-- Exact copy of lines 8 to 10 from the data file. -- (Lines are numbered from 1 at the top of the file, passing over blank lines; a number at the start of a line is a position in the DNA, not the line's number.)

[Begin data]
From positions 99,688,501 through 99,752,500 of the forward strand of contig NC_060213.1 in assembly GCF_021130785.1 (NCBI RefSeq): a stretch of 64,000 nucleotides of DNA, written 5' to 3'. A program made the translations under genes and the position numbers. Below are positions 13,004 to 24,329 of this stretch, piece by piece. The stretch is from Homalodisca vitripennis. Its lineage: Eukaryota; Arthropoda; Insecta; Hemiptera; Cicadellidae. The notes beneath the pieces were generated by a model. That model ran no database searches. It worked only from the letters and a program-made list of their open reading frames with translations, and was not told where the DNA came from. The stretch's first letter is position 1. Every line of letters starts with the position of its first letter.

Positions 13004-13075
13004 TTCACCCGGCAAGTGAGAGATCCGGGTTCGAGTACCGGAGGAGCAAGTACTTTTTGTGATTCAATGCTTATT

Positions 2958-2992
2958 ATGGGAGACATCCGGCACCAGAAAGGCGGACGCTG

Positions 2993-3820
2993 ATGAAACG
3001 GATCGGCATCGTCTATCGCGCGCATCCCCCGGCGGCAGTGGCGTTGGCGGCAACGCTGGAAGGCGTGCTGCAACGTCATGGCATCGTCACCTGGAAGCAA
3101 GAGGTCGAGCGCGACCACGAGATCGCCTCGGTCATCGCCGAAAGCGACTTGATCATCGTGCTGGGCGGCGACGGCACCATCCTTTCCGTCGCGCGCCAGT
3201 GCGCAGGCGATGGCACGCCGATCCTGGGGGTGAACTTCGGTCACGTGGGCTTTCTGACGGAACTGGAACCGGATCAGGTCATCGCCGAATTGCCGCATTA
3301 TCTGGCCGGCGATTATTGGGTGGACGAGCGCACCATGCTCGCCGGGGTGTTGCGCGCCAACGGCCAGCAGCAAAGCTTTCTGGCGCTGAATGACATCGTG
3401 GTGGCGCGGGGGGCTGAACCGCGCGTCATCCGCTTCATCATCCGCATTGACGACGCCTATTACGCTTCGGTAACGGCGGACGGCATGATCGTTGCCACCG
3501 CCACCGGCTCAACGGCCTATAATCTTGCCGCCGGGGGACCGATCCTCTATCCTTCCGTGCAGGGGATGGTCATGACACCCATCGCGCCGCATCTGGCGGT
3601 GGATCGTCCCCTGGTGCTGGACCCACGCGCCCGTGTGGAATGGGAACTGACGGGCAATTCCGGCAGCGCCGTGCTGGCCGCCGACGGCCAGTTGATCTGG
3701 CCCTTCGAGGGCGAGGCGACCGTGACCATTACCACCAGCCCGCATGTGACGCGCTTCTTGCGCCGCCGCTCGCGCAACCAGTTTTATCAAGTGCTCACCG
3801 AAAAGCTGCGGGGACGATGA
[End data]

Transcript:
3001 GATCGGCATCGTCTATCGCGCGCATCCCCCGGCGGCAGTGGCGTTGGCGGCAACGCTGGAAGGCGTGCTGCAACGTCATGGCATCGTCACCTGGAAGCAA
3101 GAGGTCGAGCGCGACCACGAGATCGCCTCGGTCATCGCCGAAAGCGACTTGATCATCGTGCTGGGCGGCGACGGCACCATCCTTTCCGTCGCGCGCCAGT
3201 GCGCAGGCGATGGCACGCCGATCCTGGGGGTGAACTTCGGTCACGTGGGCTTTCTGACGGAACTGGAACCGGATCAGGTCATCGCCGAATTGCCGCATTA